Co-founder of life-saving voluntary group ‘taken aback’ at funeral invite

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A man who contributed to life-saving work in the west of Scotland says he was “shocked” when he received an invitation to the Queen’s state funeral.

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Stuart McClellan from Renfrewshire was made an MBE at the Queen’s Birthday Honors in June.

He is one of nearly 200 people on the June list who were invited to attend his state funeral at Westminster Abbey on Monday.


“This is a huge opportunity,” Mr McClellan told the PA news agency. “I was actually quite surprised when I got a call asking if I would like to be a part of it.

“It’s a sad occasion … I’ve been in a lot of organizations that have been Sovereign Head of the Queen, I’ve never had the opportunity to meet the Queen, but the fact that I’m actually included as one of the last MBE recipients under Queen have been quite remarkable.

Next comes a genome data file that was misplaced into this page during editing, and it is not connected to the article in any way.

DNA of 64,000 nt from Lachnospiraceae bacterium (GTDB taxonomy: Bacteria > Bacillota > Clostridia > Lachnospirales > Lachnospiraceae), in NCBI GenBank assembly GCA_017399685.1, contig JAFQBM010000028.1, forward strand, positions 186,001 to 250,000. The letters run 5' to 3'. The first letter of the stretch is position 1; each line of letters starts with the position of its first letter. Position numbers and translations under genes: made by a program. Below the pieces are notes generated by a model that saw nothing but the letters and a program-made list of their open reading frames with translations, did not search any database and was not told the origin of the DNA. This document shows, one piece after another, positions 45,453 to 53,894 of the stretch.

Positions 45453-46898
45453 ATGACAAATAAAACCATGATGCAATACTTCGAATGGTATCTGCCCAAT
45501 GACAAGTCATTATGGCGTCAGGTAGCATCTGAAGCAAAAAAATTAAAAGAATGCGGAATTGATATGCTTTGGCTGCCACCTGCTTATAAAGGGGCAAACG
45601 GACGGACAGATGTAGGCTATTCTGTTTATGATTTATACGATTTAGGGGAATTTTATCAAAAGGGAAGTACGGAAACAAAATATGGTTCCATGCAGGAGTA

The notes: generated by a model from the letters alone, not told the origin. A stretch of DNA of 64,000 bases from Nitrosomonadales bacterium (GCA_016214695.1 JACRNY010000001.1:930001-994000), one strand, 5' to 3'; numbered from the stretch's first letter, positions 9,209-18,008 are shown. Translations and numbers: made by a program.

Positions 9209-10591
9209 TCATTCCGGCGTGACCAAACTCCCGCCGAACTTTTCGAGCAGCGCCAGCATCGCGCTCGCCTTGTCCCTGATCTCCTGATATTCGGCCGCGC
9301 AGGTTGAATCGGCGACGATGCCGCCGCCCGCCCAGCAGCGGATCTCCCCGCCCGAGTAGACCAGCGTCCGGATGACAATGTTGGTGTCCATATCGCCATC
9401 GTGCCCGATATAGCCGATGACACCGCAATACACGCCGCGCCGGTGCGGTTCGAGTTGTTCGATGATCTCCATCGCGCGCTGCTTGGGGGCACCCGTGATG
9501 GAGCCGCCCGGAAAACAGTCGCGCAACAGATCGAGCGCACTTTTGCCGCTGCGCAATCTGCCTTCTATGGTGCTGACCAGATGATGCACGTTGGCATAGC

“I am delighted to be involved. I think it will be a sad occasion, but it would be nice to be part of a historic event.”

Mr McClellan and his friend Ross Nelson both received MBEs earlier this year after founding the Neilston and Appalmoor Community First Responder Groups.

“They are volunteers who respond to life-threatening emergency calls,” Mr McClellan explained.

“In 2018, we received the Queen’s Award for Voluntary Service, which is equivalent to an MBE, for voluntary groups. After that I was enrolled for MBE.”

Mr McClellan has in recent years secured hundreds of thousands of pounds to fund vital life-saving equipment and resources for remote communities in the west of Scotland.

“My family lives in Campbelltown in Argyll and Bute,” Mr McClellan said. “They needed a helipad, and the community had been trying for years to get it, so I managed to do a business case and get them funding from Aid Appeal, which is the County Air Ambulance Trust.

“I gave them £270,000 for a 24/7 hospital helipad, which is now saving daily lives.”

He said the work on securing a helipad for the residents of Islay, located at the island’s hospital, had just begun.


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